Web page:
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Senior Cars & Trucks Expert
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Dec 18, 2011, 03:58 AM
Most engine overheating problems are directly attributable to poor preventive maintenance or improper coolant filling procedures. Attention to detail makes a big difference. It's best to change coolant every 3 years with a 50/50 mixture of auto maker recommended antifreeze and distilled water. It's good practice to remove engine drain plugs during this process. To refill Hondas, it's important to open the bleeder bolt, add coolant until it comes out of the bleeder bolt, tighten the bleeder bolt, turn the heater control to high, turn the fan off, run the engine until the thermostatically controlled radiator fan comes on, add additional coolant until the radiator is full, and rinse out and refill the coolant reservoir. On all cars, it's important to purge air from the cooling system, since it can cause overheating or no heat in the system.
Today, it's important to only use the antifreeze recommended by the car's manufacturer. There are huge differences in the types of antifreeze and using the wrong one can have disastrous consequences. Don't take a chance and use the wrong antifreeze. Honda, for instance, recommends using an anti-freeze that doesn't contain silicates or borates. Silicates are abrasive and cause premature water pump bearing seal wear, which greatly shortens the life of the bearing. Once antifreeze gets into the bearing, it will not last long. Other manufacturers have differing requirements and it's not wise to experiment with the chemistry.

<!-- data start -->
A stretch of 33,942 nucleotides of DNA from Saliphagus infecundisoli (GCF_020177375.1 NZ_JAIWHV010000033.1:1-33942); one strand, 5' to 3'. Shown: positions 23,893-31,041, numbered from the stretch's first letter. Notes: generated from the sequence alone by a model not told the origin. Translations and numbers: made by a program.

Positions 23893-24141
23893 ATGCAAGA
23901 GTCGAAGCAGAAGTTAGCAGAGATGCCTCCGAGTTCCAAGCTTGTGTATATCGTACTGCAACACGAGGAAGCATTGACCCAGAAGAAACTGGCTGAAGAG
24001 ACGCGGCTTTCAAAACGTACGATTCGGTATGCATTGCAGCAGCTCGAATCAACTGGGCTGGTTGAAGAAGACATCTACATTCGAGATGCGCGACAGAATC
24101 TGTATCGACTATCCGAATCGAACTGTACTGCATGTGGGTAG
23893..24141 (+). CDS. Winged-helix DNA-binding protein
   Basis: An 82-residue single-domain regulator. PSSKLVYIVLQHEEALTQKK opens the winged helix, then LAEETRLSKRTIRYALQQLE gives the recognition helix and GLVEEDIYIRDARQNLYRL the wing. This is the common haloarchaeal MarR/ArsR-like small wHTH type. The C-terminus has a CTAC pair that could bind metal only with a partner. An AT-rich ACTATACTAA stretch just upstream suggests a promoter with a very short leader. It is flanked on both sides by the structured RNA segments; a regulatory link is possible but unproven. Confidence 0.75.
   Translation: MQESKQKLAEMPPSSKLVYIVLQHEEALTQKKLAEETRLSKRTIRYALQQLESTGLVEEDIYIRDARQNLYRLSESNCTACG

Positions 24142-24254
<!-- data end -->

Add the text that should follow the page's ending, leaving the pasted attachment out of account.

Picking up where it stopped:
It's also important to use distilled water, because tap, well, and softened water can cause unforeseen problems. Tap and well water are loaded with minerals that can build-up and block radiator and heater cores. Minerals found in tap water tend to combine with coolant additives. When this happens, they form a chemical complex called “phosphate scale,” which coats the heat-transfer surfaces of radiators, heater cores, and heads, resulting in decreased heat-transfer efficiency. When this occurs, your vehicle will overheat and run much hotter than it was designed to. This scale can also lead to the destruction of water pump bearings. When this happens, the radiator or heater core must be removed and roded or replaced. Soft water is known to weaken solder joints and cause corrosion, due to salts in the water. Keep in mind that chemical reactions increase with temperature. With the high heat of modern engines, it doesn't take long for caustic steam and heat to corrode, overheat, and damage an aluminum block engine not properly maintained.
It's also important to regularly change radiator and heater hoses. Most experts recommend changing all hoses every 4 to 7 years. Inspect hoses regularly for softness, bulges, and deterioration. Pay particular attention to the top radiator hose. Internal deterioration may be almost impossible to detect. Therefore, don't be "penny wise and pound foolish" and try pushing things too far. Many aluminum heads and valve trains have had to be replaced, due to hose failure. The repair bill can easily be $2,300 or more. All it takes is allowing an aluminum head engine to overheat once. Never drive a car that is overheating--have it towed.